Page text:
A study by the Development Research Centre of the Organisation of Economic Cooperation and Development covering eight decades (1900-1980) revealed that the per capita income in most developing countries rose faster than the increase in population. In the same period, the population of Latin American countries increased nearly seven-fold, while their GDP grew thirty-five times, thus multiplying their overall prosperity nearly five times.

The latest threat to humankind comes from too few new arrivals, a phenomenon which will soon lead to depopulation of many countries and regions. With the spread of contraceptives all over world, except Muslim countries, fertility levels have sharply declined by more than half since 1972 – from 6 children per woman in 1972 to 2.9 in 1990s. The United Nations Population Report 2002 showed that Europe’s fertility rates had fallen far below the replacement level of 2.1. Russia’s population is decreasing by 7000,000 every year and President Vladimir Putin considers it a ‘national crisis’. In the next 40 years the population of Germany could go down by one-fifth, that of Bulgaria’s by 38% and Romania’s by 27%.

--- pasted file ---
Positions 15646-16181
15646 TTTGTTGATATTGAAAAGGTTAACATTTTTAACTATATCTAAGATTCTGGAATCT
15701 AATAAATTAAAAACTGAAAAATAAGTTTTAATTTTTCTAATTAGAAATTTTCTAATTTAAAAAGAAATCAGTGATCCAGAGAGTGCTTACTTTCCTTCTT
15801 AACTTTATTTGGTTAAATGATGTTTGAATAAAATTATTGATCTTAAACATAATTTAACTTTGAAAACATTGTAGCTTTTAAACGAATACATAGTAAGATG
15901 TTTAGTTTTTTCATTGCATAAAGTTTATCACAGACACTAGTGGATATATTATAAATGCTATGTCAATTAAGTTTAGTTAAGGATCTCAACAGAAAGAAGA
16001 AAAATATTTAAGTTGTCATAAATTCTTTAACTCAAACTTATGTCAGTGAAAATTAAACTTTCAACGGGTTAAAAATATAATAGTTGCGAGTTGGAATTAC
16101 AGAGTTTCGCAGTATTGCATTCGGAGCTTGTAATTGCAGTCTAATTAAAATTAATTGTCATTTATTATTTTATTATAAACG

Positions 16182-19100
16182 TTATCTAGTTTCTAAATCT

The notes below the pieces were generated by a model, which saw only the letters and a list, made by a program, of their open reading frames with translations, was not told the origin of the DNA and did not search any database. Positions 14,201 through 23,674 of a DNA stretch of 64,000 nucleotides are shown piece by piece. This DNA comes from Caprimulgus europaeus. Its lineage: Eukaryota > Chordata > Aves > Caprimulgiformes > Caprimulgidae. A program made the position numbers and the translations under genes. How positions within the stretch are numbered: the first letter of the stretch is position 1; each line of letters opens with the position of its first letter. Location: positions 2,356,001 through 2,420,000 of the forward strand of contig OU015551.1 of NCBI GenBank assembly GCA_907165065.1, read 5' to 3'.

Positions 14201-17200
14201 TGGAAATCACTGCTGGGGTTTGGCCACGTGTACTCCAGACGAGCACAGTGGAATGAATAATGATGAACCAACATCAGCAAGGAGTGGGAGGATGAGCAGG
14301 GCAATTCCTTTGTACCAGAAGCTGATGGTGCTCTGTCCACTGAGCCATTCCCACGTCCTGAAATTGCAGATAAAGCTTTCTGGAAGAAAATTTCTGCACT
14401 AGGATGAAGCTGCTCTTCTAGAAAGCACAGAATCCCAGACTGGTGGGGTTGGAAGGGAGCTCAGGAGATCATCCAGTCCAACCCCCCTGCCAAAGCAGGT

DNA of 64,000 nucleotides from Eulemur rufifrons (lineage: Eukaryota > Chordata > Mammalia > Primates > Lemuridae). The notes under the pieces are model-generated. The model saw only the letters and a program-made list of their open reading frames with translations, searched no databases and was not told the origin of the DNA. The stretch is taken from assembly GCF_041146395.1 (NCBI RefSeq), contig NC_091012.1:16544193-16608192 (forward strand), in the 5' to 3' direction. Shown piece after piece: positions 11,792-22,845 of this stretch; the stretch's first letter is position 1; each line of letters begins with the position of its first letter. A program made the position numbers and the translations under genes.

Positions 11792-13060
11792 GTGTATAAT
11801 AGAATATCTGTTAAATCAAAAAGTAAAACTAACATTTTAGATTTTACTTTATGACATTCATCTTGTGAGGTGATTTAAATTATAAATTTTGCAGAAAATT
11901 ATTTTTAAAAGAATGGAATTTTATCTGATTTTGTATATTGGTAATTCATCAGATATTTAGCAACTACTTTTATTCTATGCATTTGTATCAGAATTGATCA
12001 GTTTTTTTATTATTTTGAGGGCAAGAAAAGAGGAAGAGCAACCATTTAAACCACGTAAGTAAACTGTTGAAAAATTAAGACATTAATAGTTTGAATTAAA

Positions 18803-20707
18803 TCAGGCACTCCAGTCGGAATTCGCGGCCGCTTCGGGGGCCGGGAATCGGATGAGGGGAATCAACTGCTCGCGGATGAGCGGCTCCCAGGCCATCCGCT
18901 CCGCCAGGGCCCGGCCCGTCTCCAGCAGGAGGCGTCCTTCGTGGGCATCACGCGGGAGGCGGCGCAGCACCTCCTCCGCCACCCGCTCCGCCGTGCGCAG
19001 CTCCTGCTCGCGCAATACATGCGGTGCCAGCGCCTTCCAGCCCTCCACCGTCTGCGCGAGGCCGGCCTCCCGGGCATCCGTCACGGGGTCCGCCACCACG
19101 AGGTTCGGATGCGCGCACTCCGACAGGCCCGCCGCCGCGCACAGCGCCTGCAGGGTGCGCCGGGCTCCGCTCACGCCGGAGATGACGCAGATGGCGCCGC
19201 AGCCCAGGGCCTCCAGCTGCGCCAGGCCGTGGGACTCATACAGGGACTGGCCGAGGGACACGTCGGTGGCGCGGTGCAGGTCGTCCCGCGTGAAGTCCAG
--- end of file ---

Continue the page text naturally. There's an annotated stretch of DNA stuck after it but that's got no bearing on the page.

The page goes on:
Muslim countries are striking exceptions to the global trend of declining population growth. In Europe, Albania and Kosovo are growing fast, and in Asia so are Saudi Arabia, Yemen, Syria, Pakistan and Afghanistan. Besides growth in population, there have been huge mass migrations of Muslims from country to country and continent to continent in search of livelihood and better living conditions. Apart from Europe, India has been witnessing massive illegal infiltration of Bangladeshi Muslims whose numbers, including their progeny, are now estimated at between three to five crore.

Across Europe, the increasing visibility of women wearing niqab or hijab, presence of bearded men with skull caps and ankle-high pyjamas, and growing number of mosques with lofty minarets, have made average European Christians feel insecure.

Bruce Bawer, in his book, ‘While Europe Slept’ (2006), warned that buoyed by their galloping population Muslims across Sweden were flaunting T-shirts announcing “2030 – then we take over”. He said Muslims across Europe were confidently planning to make Europe part of their caliphate. Europe is already being referred to as Eurabia by many futurologists and strategic analysts.